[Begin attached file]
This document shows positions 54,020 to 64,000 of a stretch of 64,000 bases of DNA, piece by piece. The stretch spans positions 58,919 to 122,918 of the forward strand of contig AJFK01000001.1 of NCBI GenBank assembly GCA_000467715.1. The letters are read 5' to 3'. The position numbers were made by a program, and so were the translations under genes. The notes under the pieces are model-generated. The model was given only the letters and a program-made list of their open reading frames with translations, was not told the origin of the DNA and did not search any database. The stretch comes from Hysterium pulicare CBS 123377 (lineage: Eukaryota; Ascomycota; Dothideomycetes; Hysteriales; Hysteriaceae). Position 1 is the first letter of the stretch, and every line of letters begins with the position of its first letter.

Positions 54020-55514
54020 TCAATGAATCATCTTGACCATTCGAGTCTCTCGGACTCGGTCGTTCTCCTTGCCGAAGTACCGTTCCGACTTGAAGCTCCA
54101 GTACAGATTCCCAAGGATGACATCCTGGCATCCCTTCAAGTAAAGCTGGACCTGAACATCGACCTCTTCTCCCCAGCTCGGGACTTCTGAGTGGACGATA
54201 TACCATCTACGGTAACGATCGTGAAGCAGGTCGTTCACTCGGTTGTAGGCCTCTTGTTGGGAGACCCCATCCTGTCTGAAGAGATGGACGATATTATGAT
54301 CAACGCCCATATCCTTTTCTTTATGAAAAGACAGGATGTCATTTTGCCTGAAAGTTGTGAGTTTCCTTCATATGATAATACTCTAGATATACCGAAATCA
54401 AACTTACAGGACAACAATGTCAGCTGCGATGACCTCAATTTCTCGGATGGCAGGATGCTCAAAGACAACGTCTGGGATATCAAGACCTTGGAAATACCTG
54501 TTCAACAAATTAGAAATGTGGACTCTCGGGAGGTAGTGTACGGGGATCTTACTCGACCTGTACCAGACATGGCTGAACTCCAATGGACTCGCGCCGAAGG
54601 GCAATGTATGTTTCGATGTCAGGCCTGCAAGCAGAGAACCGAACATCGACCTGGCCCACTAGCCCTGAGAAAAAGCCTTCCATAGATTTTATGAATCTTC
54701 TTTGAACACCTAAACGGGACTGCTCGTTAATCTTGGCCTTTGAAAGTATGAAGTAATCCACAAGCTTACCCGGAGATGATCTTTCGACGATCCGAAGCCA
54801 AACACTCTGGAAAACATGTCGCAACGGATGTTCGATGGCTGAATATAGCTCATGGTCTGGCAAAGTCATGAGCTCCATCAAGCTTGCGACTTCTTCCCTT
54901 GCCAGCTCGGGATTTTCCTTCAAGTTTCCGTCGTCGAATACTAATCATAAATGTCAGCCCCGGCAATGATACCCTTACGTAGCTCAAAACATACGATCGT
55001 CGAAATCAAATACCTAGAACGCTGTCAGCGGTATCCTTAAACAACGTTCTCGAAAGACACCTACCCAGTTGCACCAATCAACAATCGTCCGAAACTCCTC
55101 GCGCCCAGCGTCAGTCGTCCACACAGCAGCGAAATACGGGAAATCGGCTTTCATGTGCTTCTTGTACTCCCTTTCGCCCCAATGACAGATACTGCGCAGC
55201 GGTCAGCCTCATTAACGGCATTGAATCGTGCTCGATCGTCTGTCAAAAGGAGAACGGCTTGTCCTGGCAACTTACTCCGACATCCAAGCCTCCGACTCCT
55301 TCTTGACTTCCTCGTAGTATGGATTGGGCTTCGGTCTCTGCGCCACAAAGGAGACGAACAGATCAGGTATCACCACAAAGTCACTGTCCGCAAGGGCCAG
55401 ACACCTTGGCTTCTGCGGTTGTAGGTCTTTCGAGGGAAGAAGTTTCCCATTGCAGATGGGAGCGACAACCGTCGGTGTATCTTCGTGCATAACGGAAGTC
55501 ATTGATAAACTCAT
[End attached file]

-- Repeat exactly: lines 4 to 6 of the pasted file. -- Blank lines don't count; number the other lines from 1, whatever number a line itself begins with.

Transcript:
54101 GTACAGATTCCCAAGGATGACATCCTGGCATCCCTTCAAGTAAAGCTGGACCTGAACATCGACCTCTTCTCCCCAGCTCGGGACTTCTGAGTGGACGATA
54201 TACCATCTACGGTAACGATCGTGAAGCAGGTCGTTCACTCGGTTGTAGGCCTCTTGTTGGGAGACCCCATCCTGTCTGAAGAGATGGACGATATTATGAT
54301 CAACGCCCATATCCTTTTCTTTATGAAAAGACAGGATGTCATTTTGCCTGAAAGTTGTGAGTTTCCTTCATATGATAATACTCTAGATATACCGAAATCA